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Happy Land

In the tiny Buddhist country of Bhutan, the government's policies actively promote the contentment of its citizens. But can this grand experiment withstand the growing pressures of the 21st century?

By Jeff Greenwald

There are many other examples of this kind of ecofriendliness. Plastic bags, the bane of the developing world, are banned; so are two-stroke engines. And the government has recently introduced tough fuel-quality laws. Fishing in most rivers is prohibited, as is hunting. Cattle grazing, which has so devastated the American Midwest, is restricted. Logging is limited, and mining is strictly controlled. June 2 is Coronation Day, but the king has discouraged pomp and parades, declaring the holiday Social Forestry Day and asking schools and communities to plant trees nationwide. At least 60 percent of Bhutan remains under forest cover, and a quarter of the land area is protected—including vast migration corridors, which allow wildlife to pass unimpeded from the Indian state of Assam into China.

"These efforts we are making at environmental protection are not a new thing," Sonam Kinga states. "They are not borne of the latest fads or concerns of destruction. They have always been a part of Bhutanese social life and behavior, interwoven with the influence of Buddhism in our society. It is an integral part of Gross National Happiness.

"For example," he explains, "we do not look at trees or rivers as mere biomass. We see them as living entities. Rocks are the abodes of certain deities that guarantee the protection of a community. Some animals, like the stag or tiger, are the mounts of local deities. So the influence of Buddhism has always been a key factor in conservation here. And not just of flora and fauna but even of nonhuman spirits. Our concept of protection extends beyond the physical biosphere."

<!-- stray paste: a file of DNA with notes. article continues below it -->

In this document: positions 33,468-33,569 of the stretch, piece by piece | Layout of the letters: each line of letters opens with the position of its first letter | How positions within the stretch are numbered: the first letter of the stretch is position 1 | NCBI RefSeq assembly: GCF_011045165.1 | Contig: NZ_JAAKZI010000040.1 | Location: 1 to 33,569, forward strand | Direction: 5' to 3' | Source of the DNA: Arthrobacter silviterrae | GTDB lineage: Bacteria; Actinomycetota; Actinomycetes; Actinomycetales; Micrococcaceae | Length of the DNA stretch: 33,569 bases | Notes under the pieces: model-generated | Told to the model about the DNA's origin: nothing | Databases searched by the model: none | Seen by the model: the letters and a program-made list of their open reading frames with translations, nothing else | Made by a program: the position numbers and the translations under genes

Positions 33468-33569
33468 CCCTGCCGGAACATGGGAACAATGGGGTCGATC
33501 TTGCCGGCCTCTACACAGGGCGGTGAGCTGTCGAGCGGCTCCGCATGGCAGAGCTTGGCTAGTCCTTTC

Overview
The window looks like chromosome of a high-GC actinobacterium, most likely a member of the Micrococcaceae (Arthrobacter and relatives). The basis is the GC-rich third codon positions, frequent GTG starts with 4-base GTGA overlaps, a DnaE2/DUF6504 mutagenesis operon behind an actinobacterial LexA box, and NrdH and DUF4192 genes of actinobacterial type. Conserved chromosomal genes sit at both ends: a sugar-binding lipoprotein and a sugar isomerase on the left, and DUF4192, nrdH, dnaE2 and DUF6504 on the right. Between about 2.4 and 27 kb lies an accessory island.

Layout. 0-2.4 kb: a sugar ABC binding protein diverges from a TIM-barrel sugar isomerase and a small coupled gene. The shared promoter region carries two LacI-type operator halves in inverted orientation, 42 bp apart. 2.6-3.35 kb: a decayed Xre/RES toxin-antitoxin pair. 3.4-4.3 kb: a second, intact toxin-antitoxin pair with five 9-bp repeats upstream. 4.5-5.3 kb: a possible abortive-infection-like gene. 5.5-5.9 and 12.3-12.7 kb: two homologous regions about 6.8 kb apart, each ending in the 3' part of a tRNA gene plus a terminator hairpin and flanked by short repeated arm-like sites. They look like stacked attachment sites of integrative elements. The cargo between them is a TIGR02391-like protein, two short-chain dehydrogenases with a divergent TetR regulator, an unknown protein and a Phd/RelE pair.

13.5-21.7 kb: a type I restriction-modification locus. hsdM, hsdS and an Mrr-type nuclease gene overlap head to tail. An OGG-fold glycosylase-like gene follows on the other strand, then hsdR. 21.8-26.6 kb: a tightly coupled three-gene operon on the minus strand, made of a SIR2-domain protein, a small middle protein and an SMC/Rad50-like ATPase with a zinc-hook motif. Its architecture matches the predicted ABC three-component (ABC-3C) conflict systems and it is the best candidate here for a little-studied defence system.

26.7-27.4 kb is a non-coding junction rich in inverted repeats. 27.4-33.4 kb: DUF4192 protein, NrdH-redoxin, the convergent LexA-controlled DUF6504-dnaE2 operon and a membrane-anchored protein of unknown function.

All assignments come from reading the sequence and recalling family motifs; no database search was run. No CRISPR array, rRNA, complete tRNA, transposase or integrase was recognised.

An intense unity with the Buddhist homeland seems to define the Bhutanese personality. One evening, I stop in for a shot of "Dragon's Breath"—a local rum infused with Bhutanese chilies—at the popular Benez bar. There I meet Tshewang Dendup, a young Bhutanese journalist who has recently returned from 18 months at the University of California, Berkeley. When I ask Dendup if he was tempted to stay in America, he gapes at me in disbelief. Like nearly every Bhutanese who is educated abroad, Dendup flew home the moment his studies ended. "Standing in César Chávez Park, with San Francisco across the bay and the Berkeley hills behind me, I knew I was in a power place," he says, nodding. "But it never, ever tempted me to stay in the U.S.A. I was continually longing for a dose of Himalayan sanity."

CAMELOT EAST
One morning, three Bhutanese friends dress me up in a borrowed gho. It seems as good a way as any to experience the Bhutanese lifestyle from the inside out. I find the garment both weighty and liberating—sort of a heavy bathrobe. Thus attired, I set off with my guide for Simtokha, on the southern slope of Thimpu Valley. Here lies Bhutan's oldest dzong, built by Shabdrung in 1627. Across from the dzong is a high school, which has just let out for lunch. I stroll up the road, stopping the kids and asking two things: their own definitions of happiness, and whether they think their government actually cares about them.

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Rebecca

amazing article - thank you

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